Excel SEARCH function returns an integer that represents the position of a specified character or substring within a text. In this guide, we’re going to show you how to use the Excel SEARCH function and also go over some tips and error handling methods.


Supported versions

  • All Excel versions

SEARCH Syntax

SEARCH(find_text, within_text, start_num)


Arguments

find_text The character or the substring you want to find.
within_text The text that contains the character or substring you want to find.
start_num Optional. The position of the character that you want to start to look. If it is omitted, the function starts to look from the first character.


Examples

Example 1

=FIND(“a”,”Charizard”)
 function returns 3 for position of the first occurrence of the character “a”. The start_num argument is omitted to make the function to look from the first character.

SEARCH-Example-1

Example 2

=SEARCH(“a”,”Charizard”,4)
returns 7 for position of the first occurrence of the character “a” after the 4th character.

SEARCH-Example-2

Example 3

=SEARCH(“z?rd”,”Charizard”)
returns 6 for position of the first occurrence of the full string “z?rd”. The “z?rd” represents a 4-character substring which starts with “z” and ends with “rd”/ The question mark is a wild character that tells the formula to search for any character in that slot.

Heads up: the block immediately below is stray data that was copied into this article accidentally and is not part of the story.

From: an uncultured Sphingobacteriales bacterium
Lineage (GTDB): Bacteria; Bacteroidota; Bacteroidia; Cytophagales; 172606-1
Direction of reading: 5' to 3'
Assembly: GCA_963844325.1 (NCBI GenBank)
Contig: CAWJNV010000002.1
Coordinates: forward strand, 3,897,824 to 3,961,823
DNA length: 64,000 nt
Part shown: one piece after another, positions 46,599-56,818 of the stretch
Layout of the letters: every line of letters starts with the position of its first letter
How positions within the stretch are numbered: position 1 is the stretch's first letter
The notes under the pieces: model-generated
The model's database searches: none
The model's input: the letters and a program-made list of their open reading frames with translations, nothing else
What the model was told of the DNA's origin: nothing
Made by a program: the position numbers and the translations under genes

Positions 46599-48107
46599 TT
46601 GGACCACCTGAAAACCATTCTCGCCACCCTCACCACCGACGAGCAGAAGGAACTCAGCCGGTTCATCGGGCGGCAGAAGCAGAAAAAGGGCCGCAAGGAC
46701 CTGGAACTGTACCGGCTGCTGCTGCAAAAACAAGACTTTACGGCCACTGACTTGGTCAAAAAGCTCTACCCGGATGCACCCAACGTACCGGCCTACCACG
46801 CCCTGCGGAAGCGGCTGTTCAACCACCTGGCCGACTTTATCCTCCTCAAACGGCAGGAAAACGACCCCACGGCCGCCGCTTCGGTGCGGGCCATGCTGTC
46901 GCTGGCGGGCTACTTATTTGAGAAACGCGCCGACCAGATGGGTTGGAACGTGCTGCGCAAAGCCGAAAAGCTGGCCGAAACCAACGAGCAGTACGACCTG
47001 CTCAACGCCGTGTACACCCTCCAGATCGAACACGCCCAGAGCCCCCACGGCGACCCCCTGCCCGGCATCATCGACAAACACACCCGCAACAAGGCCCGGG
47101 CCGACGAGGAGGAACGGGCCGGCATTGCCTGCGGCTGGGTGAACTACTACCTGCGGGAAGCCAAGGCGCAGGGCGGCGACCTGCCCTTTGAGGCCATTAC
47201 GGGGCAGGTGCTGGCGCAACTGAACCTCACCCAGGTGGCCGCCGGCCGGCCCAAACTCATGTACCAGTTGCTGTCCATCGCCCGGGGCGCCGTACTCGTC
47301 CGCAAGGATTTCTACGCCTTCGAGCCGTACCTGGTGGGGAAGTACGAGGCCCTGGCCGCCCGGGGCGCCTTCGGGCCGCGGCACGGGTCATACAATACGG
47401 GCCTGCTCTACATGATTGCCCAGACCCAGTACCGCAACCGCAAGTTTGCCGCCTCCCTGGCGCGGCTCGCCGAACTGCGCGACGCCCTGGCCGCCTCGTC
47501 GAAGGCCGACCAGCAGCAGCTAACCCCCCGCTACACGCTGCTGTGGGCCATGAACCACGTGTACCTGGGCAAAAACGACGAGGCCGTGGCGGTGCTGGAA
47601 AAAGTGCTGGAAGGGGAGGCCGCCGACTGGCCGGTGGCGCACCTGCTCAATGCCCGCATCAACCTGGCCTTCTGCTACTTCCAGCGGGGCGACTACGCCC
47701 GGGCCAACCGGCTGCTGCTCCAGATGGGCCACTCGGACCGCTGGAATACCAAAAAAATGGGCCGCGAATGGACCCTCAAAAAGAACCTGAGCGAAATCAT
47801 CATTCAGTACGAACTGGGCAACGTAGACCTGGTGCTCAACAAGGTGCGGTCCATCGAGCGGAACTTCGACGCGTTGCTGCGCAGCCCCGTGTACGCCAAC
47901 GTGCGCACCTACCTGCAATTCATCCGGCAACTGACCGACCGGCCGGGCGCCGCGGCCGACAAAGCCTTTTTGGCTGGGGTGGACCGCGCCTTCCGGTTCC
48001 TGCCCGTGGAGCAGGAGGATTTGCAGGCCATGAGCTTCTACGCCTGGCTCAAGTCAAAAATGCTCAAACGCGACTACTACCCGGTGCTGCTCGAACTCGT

SEARCH-Example-3

Example 4

=SEARCH(“Z”,”Charizard”)
returns 6 for the position of the first occurrence of the character “Z”. Because the SEARCH function is not case-sensitive, uppercased”Z” character is a valid argument.

SEARCH-Example-4

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Tips

  • The SEARCH function is not case-sensitive and supports wildcard characters.
  • Use the asterisk (*) character to represent any sequence of characters.
  • Use the question mark (?) character to represent any single character.
  • Use the tilde (~) character before an * or a ? to search exactly for these characters.
  • Use the FIND function for case sensitive searches without wildcard support.
  • You can combine the SEARCH function with LEFT, MID, and RIGHT functions to locate and parse substrings.

Issues

#VALUE!

You will see a #VALUE! error if find_text is not found in within_text.